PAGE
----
Key points: A subpopulation of retinal ganglion cells expresses the neuropeptide vasopressin. These retinal ganglion cells project predominately to our biological clock, the suprachiasmatic nucleus (SCN). Light-induced vasopressin release enhances the responses of SCN neurons to light. It also enhances expression of genes involved in photo-entrainment of biological rhythms.
Abstract: In all animals, the transition between night and day engages a host of physiological and behavioural rhythms. These rhythms depend not on the rods and cones of the retina, but on retinal ganglion cells (RGCs) that detect the ambient light level in the environment. These project to the suprachiasmatic nucleus (SCN) of the hypothalamus to entrain circadian rhythms that are generated within the SCN. The neuropeptide vasopressin has an important role in this entrainment. Many SCN neurons express vasopressin, and it has been assumed that the role of vasopressin in the SCN reflects the activity of these cells. Here we show that vasopressin is also expressed in many retinal cells that project to the SCN. Light-evoked vasopressin release contributes to the responses of SCN neurons to light, and enhances expression of the immediate early gene c-fos in the SCN, which is involved in photic entrainment of circadian rhythms.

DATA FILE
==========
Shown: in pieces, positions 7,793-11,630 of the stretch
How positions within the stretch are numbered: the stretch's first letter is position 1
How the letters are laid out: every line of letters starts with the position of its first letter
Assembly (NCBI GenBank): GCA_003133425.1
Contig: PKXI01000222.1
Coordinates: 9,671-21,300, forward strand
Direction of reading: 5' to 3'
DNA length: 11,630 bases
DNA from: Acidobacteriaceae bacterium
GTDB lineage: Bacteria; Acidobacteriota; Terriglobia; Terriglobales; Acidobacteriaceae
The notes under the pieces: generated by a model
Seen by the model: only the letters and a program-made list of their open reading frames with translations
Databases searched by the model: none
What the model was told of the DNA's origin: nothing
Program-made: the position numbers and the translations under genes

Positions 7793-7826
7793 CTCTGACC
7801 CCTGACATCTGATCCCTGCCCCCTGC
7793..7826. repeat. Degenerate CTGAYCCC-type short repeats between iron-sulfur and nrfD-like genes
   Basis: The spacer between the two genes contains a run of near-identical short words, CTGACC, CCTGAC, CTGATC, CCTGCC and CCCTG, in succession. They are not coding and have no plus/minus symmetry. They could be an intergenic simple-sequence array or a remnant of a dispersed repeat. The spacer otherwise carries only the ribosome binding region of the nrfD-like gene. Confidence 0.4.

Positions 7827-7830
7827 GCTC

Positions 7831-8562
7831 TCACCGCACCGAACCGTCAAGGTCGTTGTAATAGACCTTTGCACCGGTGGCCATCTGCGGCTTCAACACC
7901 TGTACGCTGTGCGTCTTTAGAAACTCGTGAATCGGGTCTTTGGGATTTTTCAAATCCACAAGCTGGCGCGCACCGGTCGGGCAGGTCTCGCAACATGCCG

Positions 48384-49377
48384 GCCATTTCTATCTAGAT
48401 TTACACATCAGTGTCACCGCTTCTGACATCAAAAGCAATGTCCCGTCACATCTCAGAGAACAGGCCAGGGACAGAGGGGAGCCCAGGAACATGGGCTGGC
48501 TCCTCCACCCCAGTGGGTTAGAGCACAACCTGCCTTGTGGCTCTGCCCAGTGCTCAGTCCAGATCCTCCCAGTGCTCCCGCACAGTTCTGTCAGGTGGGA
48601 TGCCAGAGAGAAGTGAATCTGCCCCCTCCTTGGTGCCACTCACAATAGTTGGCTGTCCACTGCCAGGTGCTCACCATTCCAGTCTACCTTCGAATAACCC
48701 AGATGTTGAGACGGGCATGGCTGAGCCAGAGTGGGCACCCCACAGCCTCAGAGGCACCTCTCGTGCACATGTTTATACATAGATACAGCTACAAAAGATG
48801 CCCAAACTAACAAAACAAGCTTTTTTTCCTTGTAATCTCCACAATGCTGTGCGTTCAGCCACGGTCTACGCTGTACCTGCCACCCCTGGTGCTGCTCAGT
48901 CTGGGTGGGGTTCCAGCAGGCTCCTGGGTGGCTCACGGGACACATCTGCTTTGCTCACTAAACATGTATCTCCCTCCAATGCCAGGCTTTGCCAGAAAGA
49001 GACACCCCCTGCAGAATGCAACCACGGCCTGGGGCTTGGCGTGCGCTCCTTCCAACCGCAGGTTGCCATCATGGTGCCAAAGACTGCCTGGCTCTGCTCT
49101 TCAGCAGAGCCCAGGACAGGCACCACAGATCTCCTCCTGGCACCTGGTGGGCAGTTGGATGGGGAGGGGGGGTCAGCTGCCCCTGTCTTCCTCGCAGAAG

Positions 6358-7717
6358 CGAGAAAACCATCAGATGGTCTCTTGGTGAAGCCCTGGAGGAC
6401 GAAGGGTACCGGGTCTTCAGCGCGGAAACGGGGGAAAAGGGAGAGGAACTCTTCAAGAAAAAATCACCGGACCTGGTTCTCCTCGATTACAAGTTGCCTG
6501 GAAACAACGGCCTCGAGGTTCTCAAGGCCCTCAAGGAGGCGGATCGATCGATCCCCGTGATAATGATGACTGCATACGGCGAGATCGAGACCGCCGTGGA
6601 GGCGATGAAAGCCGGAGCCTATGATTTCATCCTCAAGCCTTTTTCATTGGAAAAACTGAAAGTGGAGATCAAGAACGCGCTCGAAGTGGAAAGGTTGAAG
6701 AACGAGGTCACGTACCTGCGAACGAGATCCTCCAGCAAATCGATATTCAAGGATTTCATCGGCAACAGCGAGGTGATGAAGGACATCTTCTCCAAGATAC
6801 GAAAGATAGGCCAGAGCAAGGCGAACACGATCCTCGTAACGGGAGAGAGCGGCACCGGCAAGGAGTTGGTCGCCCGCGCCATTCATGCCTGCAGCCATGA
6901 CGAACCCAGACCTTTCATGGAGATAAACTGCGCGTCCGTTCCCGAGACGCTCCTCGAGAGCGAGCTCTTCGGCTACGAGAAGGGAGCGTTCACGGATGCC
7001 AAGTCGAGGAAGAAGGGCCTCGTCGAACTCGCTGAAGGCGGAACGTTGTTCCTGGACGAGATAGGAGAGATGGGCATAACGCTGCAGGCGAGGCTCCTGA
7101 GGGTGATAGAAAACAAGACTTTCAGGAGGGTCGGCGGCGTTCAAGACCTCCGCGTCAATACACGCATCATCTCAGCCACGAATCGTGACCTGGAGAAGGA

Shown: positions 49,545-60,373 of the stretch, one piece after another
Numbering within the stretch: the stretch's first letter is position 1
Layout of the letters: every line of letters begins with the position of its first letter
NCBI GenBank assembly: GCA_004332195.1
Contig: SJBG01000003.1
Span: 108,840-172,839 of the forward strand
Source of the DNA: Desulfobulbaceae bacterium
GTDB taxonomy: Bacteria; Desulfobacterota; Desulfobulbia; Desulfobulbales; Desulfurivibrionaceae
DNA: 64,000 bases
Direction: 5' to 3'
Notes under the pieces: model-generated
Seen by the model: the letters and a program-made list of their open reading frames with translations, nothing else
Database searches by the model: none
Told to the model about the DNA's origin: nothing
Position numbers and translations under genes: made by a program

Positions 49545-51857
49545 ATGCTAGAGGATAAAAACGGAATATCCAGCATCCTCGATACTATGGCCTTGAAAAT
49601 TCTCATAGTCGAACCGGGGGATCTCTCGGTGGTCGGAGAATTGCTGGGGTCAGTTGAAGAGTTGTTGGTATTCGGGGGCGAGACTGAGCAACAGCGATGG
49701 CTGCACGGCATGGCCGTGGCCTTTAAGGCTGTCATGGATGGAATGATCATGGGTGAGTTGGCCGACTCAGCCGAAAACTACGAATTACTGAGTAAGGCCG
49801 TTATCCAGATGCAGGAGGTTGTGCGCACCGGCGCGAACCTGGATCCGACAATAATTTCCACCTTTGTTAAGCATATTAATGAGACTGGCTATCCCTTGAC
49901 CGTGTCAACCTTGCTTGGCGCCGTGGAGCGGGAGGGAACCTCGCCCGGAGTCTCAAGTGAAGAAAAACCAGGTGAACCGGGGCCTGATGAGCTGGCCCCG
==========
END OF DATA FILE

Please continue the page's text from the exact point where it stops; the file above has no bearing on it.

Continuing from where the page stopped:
Keywords: electrophysiology; microdialysis; retinal ganglion cells; suprachiasmatic nucleus; vasopressin.
© 2017 The Authors. The Journal of Physiology © 2017 The Physiological Society.